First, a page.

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NEWS FROM ACFAOM

Special invitation to attend ACFAOM's Annual Clinical Conference @ The National
ACFAOM
If you have already registered for APMA's "The National," you are invited to attend ACFAOM's 2015 Annual Clinical Conference on July 22. During this 1-day pre-conference (8 CECHs) you will be an engaged and active participant in the whole learning process. The content will be "Case Based, Evidence Based, and Office Based." The faculty members will act as coaches and encourage participants to discuss their own ideas about the cases presented. No long tedious lectures. Adult learning at its best!

The response to this NEW form of podiatric CME at ACFAOM's annual conference last year was extremely positive. "A better way to learn" said one participant. "Why don't we have more educational programs like this" said another. The morning session will focus on:
  • BIOMECHANICS (Posterior Tibial Dysfunction; Geriatric Patient; Biomechanical and Gait Evaluation); the afternoon on
  • MEDICINE (Differentiating Acute Charcot from Osteomyelitis; Calcaneal Fracture; Painful, Swollen, Red Lower Extremity; Puncture Wounds).
The conference is FREE to ACFAOM and FPMA members, and non-members are welcome for a very nominal fee of $99. Sponsored breakfast (Bako), lunch (Langer) and reception (BioMedix) included. To add this option to your current registration, use the paper registration form available here.
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CURRENT RESEARCH ARTICLE OF INTEREST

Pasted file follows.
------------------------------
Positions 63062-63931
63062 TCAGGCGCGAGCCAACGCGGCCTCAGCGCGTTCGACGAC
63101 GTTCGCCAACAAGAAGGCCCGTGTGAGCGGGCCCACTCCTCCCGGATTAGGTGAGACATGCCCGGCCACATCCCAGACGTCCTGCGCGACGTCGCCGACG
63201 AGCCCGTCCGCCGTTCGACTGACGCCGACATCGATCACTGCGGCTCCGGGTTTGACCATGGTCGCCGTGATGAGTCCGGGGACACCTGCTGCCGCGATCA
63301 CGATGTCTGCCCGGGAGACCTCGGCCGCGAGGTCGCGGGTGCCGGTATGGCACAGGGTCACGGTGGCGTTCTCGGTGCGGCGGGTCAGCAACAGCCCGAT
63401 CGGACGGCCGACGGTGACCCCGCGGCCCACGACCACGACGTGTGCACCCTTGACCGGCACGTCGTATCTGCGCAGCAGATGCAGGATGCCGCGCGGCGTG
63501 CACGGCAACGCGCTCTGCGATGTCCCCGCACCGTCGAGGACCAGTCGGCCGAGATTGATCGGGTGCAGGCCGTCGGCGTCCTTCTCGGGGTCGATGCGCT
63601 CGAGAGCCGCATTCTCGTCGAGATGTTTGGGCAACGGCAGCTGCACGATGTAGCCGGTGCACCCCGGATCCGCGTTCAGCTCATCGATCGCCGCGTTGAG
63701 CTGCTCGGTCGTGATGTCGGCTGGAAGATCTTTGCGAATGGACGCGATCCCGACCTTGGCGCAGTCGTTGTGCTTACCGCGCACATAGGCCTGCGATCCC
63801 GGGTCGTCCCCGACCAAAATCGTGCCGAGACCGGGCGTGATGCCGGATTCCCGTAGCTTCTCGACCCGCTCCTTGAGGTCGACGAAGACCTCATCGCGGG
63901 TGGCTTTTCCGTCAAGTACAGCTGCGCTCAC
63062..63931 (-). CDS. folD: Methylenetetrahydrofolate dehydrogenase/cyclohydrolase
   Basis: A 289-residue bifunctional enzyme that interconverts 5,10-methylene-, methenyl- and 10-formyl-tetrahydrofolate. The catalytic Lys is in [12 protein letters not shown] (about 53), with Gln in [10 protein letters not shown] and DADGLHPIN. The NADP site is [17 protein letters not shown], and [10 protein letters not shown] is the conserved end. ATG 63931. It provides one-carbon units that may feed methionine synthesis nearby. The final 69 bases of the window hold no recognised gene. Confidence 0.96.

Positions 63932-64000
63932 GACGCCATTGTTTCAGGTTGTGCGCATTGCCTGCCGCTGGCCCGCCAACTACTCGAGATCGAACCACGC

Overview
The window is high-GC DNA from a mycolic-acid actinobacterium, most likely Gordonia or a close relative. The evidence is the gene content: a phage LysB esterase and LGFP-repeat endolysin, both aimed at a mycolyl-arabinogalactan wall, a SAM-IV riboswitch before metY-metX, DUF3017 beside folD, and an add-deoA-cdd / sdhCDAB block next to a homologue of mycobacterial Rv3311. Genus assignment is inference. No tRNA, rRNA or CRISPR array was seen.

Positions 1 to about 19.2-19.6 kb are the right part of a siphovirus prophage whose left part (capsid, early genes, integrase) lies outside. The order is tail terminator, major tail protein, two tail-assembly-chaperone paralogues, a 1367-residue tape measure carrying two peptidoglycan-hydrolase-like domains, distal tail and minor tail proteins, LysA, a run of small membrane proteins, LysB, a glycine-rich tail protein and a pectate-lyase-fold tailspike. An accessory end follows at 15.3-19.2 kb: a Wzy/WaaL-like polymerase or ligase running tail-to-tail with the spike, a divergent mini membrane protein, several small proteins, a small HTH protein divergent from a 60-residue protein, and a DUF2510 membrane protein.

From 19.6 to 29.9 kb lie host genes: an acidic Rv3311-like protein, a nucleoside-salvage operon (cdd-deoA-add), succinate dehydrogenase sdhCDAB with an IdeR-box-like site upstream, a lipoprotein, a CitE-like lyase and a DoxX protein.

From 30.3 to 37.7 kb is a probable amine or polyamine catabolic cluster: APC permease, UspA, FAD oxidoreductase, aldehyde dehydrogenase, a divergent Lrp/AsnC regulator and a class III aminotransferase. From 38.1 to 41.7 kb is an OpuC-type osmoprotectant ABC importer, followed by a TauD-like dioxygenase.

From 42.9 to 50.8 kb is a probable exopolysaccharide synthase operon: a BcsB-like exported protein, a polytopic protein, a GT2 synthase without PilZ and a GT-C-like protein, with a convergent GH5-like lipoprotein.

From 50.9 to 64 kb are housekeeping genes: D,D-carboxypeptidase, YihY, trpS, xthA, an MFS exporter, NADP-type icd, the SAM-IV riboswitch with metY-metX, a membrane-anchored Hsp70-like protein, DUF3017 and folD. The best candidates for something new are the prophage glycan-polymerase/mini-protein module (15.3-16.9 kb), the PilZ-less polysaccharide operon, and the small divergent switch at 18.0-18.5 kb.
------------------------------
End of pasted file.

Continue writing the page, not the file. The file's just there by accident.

Onset and duration of anesthesia for local anesthetic combinations commonly used in forefoot surgery; surprise results with sequential blocks
The Foot
Local anesthetic nerve blocks are frequently used for postoperative analgesia and to the best of our knowledge no studies have evaluated the effects of injecting bupivacaine into an area previously injected with lidocaine. Sensation was tested in three groups of subjects receiving local anesthetic digital blocks. Group A received bupivacaine 0.25 percent plain. Group B received a 1:1 mixture of lidocaine 1 percent plain and bupivacaine 0.25 percent. Group C received an initial block of lidocaine 1 percent plain sequentially followed by bupivacaine 0.25 percent 1h later.
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PROFESSION NEWS


The emerging role of alpha-lipoic acid for diabetic neuropathy
Podiatry Today
There are several strategies for alleviating neuropathic pain. Current mainstays include providing symptomatic treatment with anticonvulsants, such as pregabalin (Lyrica, Pfizer) and gabapentin (Neurontin, Pfizer), or tricyclic antidepressants. However, these medications merely relieve the symptoms and do not alter the actual pathogenetic mechanism of the disease. Furthermore, these medications are associated with adverse effects and contraindications that limit the utility of these drugs.
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Silica exposure risky for men with scleroderma
MedPage Today
Exposure to silica is a risk factor found in more than half of one group of male patients with scleroderma and as a result, every male patient with scleroderma should be asked about silica exposure, the authors of a retrospective case-control study and systematic literature review suggested.
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New study shows ankle sleeves and lace-up braces can benefit athlete performance